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Author and associates halted from selling anti-tax books

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Author and associates halted from selling anti-tax books

  • A federal court issued a preliminary injunction barring an author and his associates from promoting a plan for avoiding income taxes and from selling publications, and ordered them to provide the government with information about their customers.

June 20, 2003 — A federal court in Las Vegas Monday barred Irwin Schiff and two associates from selling books and other materials that the court said “provide information about how to fill out fraudulent or false tax forms.” The ban includes Schiff’s book “The Federal Mafia: How It Illegally Imposes and Unlawfully Collects Income Taxes,” which criticizes the federal income tax and encourages readers to evade payment of taxes.

The order, issued by U.S. District Judge Lloyd D. George, follows a temporary ban issued in April, which was put in place to allow attorneys on both sides to submit more information in the case.

The order, also bars Schiff, Cynthia Neun, Lawrence Cohen and Schiff’s company, Freedom Books, from promoting their “zero-income tax return” plan by lecturing or conducting seminars and from preparing tax returns for others.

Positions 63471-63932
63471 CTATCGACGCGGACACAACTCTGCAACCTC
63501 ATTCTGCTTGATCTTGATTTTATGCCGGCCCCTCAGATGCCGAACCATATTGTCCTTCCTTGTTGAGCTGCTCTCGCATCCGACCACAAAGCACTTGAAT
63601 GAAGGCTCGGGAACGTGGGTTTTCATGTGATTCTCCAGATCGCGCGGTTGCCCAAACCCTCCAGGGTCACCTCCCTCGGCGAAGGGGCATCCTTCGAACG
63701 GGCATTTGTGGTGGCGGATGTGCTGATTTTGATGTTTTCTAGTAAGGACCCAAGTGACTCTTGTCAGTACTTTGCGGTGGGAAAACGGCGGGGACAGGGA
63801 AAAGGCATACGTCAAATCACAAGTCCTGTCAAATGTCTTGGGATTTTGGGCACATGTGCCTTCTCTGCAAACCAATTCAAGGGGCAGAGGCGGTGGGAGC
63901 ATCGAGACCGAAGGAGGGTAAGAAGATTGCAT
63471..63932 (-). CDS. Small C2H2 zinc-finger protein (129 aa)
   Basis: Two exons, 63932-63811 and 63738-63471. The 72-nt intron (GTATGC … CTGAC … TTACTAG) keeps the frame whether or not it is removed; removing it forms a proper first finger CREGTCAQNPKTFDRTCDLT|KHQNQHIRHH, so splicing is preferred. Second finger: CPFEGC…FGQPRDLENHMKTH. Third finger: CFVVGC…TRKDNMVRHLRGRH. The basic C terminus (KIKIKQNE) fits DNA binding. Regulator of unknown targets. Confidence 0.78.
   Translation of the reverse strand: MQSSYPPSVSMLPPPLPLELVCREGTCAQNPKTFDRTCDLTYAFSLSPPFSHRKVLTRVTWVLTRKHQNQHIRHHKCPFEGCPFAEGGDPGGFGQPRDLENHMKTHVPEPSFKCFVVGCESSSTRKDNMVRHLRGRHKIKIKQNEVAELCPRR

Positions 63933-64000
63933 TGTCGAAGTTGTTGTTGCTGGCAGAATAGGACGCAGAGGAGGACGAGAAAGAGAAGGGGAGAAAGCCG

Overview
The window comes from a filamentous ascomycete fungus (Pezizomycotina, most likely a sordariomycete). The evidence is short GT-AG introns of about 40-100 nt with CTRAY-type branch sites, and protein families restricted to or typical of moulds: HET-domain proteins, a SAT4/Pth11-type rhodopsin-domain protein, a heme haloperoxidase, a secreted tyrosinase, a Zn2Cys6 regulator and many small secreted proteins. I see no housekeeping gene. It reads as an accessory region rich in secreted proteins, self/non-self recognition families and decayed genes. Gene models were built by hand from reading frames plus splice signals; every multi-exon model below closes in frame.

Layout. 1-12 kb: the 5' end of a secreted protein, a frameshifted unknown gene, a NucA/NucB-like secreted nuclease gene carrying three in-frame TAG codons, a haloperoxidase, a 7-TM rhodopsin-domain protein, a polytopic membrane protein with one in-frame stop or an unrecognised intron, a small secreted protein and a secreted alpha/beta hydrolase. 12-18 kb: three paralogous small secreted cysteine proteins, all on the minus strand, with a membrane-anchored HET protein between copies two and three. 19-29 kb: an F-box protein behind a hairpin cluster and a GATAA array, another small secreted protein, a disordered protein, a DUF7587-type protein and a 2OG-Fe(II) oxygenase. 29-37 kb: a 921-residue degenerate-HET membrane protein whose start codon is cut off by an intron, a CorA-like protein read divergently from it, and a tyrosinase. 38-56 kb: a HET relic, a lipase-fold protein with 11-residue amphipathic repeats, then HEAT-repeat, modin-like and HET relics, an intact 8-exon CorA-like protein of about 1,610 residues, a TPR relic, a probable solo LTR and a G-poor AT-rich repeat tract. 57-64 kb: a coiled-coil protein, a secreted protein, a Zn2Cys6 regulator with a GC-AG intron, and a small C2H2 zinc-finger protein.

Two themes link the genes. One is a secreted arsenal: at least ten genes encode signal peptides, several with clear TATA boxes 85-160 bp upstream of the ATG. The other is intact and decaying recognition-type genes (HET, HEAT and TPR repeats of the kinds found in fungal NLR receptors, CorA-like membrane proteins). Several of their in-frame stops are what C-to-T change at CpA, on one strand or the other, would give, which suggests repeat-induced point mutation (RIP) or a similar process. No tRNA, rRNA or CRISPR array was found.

The court Monday also ordered Schiff, Neun and Cohen to place a copy of the order on their two Web sites, www.paynoincometax.com and www.ishiff.com, within 10 days. It also requires them to provide the government a list of “people or other entities who bought any product or service, including tax-return preparation, from them or Freedom Books from January 1, 1999, through present, including names, addresses, phone numbers, email addresses and social security numbers or employee identification numbers.”

In April, The American Civil Liberties Union of Nevada filed a friend-of-the court brief in Schiff’s case arguing that the ban and the requirement to post the court’s order are unconstitutional.

“To extend the reach of the tax code to enable the government to censor such a volume is unjustified base[d] on both the record and the content of the book,” the ACLUN wrote in its brief.

According to the court’s order, Schiff’s ventures have “involved over 3,000 individuals and an estimated $56 million in attempted tax evasion.”

In its opinion the court called Schiff’s books commercial speech, which enjoy fewer protections than other forms of expression.

“As the court has previously explained, defendants knowingly promote and participate in an abusive tax scheme that teaches taxpayers that they may lawfully file zero-income tax returns and exempt withholding statements to avoid paying taxes, and assists them in doing so. This message is subject to injunction as false, misleading and deceptive commercial speech,” the court wrote.

On his Web site, Schiff calls the decision “a putrid nonsensical unsubstantiated doublespeak from the department of injustice.”

“If the Government can get away with banning a book that deals with taxes, law, politics and related economic issues, a new and dangerous precedent will have been established,” Schiff wrote in a statement.

Schiff’s other books include “How Anyone Can Stop Paying Income Taxes” and “The Great Income Tax Hoax.”

(United States v. Irwin Schiff; Media counsel: Noel W. Spaid, Del Mar, Calif.) JL

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